The USGA and R&A announced Wednesday the much-anticipated golf-ball rollback, which will reduce driving distances on the PGA Tour by an estimated nine to 15 yards beginning in 2028.
The Overall Distance Standard (ODS) will be adjusted in ’28 for the elite game via the revised testing conditions, which will increase from the current standard of 120-mph swing speed (equivalent to 176-mph ball speed) to 125 mph (equivalent to 183-mph ball speed), with a sustained maximum distance of 317 yards.
In simple terms, testing with an increased swing speed will need to result in the same max distance. Thus, balls that are currently near the distance limit will be non-conforming in the future.
Testing standards will also move from a 10-degree launch angle with 2520 rpm spin rate to 11 degrees and 2200 rpm.
The USGA and R&A said in a statement that a focal point of the decision was its research among top PGA Tour players: "An analysis of ball speeds among golf’s longest hitters in 2023 shows that the fastest 10 players had an average ball speed of 186 mph while the average ball speed of the fastest 25 was 183.4 mph (the very fastest averaged 190 mph)."
“Governance is hard. And while thousands will claim that we did too much, there will be just as many who said we didn’t do enough to protect the game long-term,” Mike Whan, the CEO of the USGA, said in a statement. “But from the very beginning, we’ve been driven to do what is right for the game, without bias. As we’ve said, doing nothing is not an option – and we would be failing in our responsibility to protect the game’s future if we didn’t take appropriate action now.”
According to the USGA and R&A, the game’s longest hitters are expected to see a reduction of 13-15 yards in driving distance while the average tour professional and elite male players will drive the ball nine to 11 yards less. LPGA players are expected to see a reduction in driving distance of five to seven yards.
How individual players will be affected will largely be determined by their swing speeds, the ruling bodies have stated. Reductions are also not expected to be the same throughout the bag, as the less swing speed required to hit a club will see fewer, if any, yardage loss.
The new standard will be adopted for the recreational game beginning in 2030 and, according to data provided by the USGA, the impact would five yards or less per drive. More than 30% of currently conforming golf balls would still be conforming under the new standards.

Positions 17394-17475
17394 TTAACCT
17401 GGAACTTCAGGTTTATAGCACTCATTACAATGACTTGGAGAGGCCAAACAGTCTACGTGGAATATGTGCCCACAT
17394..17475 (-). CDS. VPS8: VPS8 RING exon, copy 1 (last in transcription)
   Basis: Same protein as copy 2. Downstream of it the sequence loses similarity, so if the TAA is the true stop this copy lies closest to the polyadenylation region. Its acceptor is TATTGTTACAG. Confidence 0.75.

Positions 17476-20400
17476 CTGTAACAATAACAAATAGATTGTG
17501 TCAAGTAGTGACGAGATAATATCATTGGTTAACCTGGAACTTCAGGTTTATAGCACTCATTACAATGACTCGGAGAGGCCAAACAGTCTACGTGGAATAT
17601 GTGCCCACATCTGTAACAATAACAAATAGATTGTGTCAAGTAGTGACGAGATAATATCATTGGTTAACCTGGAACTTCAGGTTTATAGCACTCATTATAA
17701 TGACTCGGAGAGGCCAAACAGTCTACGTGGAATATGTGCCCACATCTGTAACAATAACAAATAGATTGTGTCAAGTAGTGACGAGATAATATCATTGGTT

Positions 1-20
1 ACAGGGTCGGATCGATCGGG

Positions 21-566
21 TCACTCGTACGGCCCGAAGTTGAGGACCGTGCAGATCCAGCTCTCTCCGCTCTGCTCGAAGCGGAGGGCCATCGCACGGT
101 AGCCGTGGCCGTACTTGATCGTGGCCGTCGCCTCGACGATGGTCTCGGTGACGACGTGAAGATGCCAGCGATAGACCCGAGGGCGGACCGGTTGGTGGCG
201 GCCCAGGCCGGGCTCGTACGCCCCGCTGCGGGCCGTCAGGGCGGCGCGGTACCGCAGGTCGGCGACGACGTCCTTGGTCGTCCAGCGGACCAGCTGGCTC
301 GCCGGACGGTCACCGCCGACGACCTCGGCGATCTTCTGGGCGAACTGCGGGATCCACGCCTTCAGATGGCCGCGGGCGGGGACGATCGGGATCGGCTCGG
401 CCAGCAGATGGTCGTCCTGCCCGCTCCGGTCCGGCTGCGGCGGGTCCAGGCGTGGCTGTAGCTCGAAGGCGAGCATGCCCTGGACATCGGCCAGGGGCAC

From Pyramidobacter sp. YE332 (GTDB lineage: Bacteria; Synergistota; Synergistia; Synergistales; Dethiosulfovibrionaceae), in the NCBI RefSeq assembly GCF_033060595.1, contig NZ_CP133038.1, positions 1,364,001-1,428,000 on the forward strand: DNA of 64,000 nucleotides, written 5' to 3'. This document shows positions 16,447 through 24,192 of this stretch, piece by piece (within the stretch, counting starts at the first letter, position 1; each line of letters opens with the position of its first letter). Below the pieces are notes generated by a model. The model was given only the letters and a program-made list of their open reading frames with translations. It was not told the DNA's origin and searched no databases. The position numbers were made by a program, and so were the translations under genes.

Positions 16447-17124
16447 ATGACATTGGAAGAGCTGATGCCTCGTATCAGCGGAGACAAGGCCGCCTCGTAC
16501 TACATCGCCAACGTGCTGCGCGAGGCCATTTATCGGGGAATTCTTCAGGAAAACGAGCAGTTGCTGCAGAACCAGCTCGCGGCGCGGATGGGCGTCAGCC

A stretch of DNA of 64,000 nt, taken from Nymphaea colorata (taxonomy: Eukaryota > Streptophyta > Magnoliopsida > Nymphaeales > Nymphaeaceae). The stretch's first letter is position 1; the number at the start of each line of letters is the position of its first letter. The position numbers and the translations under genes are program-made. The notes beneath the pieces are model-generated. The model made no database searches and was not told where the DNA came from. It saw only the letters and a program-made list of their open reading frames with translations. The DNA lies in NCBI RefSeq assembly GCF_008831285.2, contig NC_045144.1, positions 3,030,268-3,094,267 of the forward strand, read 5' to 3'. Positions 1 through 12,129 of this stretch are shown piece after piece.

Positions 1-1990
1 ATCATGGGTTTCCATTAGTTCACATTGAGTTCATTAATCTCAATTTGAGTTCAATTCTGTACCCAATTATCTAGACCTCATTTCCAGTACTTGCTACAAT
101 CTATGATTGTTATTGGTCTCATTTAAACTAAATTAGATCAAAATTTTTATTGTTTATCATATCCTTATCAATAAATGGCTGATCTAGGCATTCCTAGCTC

Wednesday’s announcement follows a three-year “Notice and Comment” period (which began with the 2018 Distance Insights Project) with equipment manufacturers and other golf organizations as well as an initial plan for a Model Local Rule that would have bifurcated the game with elite players playing a different golf ball than recreational players. The Tour and PGA of America pushed back on that proposal, but Wednesday’s announcement didn’t appear to be an acceptable compromise.
Here’s how club companies, tours and prominent organizations inside of golf have responded to news of an eventual golf-ball rollback.
“[W]e continue to provide feedback to the USGA and the R&A that we believe the proposed increase in test clubhead speed to 125 mph is disproportional to the rate of increase we see when analyzing PGA Tour radar data on launch conditions, using best practices for analyzing data,” a memo to Tour players sent early Wednesday read. “Therefore, we do not support today’s announcement regarding the increase to 125 mph, believing a more moderate adjustment is appropriate.”
The memo also addressed the notion that distance gains are a combination of factors, not just the modern golf ball: “We will also continue efforts we are making using the breadth of ShotLink data to understand how course set-up, design and other competitive characteristics can help mitigate the effects of distance while also providing the opportunity for a diverse skill set to succeed at the highest level.”
Last week at the Hero World Challenge, Tour players had mixed reactions to the rollback.
“We've been hammering, The ball needs to slow down, but it has kept speeding up my entire career and here we are,” Tiger Woods said. “I told you guys: I've always been for bifurcation. I've always said that. Just like wood bats and metal bats [in baseball].”
Rory McIlroy was also vocal on social media about his desire to see a dialing back of the ball, but many Tour players have been opposed to the rollback.
“I think we constantly get penalized for mistakes they [USGA and R&A] make. Whether if they let the ball go too far, that’s not our problem,” said Keegan Bradley, who was forced to adjust his style of putting after the USGA and R&A banned anchored putting. “They [are doing this] to punish not only the professional golfers, but the world of golf for something that they screwed up on. I really think it’s one of the dumbest things I’ve ever heard of.”
The USGA and R&A also announced plans to expand testing on “driver creep,” which is when a conforming driver exceeds the testing limits through regular use, and a plan to “research the forgiveness of drivers and how they perform with off-center hits.”
“This is an ongoing review and we will seek input from and continue to work with the industry, including manufacturers, to identify driver design features that can be regulated as a means to reward center impact position hits versus mis-hits,” the USGA and R&A statement read.